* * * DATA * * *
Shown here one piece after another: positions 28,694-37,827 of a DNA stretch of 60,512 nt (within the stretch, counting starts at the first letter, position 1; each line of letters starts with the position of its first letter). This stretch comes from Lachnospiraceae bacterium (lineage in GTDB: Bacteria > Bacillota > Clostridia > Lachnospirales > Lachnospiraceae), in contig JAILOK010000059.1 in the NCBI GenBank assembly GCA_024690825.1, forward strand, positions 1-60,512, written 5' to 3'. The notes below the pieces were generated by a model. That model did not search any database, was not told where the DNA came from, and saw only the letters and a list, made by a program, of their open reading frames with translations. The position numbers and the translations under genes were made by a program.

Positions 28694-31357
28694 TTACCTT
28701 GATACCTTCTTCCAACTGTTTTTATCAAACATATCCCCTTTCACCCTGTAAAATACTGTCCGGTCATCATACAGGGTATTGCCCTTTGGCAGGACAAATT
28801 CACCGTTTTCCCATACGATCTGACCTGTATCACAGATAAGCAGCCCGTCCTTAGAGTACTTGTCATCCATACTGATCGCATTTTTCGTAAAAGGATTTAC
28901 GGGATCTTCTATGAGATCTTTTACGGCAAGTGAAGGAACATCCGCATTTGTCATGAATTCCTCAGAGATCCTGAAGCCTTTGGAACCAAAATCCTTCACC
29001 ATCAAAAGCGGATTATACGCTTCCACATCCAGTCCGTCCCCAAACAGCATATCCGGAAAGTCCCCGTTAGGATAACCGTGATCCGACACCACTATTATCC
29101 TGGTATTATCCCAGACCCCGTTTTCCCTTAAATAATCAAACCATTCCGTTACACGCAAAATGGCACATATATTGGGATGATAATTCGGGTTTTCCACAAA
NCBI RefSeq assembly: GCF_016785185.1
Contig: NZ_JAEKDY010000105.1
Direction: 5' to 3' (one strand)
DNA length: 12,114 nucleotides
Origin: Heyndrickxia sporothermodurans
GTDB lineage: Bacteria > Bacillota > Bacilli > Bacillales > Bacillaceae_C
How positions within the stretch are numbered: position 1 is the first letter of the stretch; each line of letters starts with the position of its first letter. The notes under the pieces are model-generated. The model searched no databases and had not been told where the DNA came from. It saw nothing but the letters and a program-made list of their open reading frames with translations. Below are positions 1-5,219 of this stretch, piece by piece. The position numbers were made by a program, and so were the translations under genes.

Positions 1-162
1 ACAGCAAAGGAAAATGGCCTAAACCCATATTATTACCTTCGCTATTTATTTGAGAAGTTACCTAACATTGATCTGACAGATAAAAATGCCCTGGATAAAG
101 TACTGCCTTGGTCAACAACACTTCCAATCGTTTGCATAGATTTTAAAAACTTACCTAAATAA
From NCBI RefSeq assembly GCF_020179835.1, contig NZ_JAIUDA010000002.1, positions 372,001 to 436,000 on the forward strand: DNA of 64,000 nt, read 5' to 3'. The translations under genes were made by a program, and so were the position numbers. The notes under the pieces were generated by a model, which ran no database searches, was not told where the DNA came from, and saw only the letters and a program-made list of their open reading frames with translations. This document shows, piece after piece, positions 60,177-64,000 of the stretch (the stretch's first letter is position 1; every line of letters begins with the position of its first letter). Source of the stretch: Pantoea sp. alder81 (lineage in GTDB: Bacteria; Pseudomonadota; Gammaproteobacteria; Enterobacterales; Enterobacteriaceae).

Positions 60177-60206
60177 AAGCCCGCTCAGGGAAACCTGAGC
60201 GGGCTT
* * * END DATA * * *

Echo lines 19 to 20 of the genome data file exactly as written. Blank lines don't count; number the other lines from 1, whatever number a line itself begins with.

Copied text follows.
From NCBI RefSeq assembly GCF_020179835.1, contig NZ_JAIUDA010000002.1, positions 372,001 to 436,000 on the forward strand: DNA of 64,000 nt, read 5' to 3'. The translations under genes were made by a program, and so were the position numbers. The notes under the pieces were generated by a model, which ran no database searches, was not told where the DNA came from, and saw only the letters and a program-made list of their open reading frames with translations. This document shows, piece after piece, positions 60,177-64,000 of the stretch (the stretch's first letter is position 1; every line of letters begins with the position of its first letter). Source of the stretch: Pantoea sp. alder81 (lineage in GTDB: Bacteria; Pseudomonadota; Gammaproteobacteria; Enterobacterales; Enterobacteriaceae).

Positions 60177-60206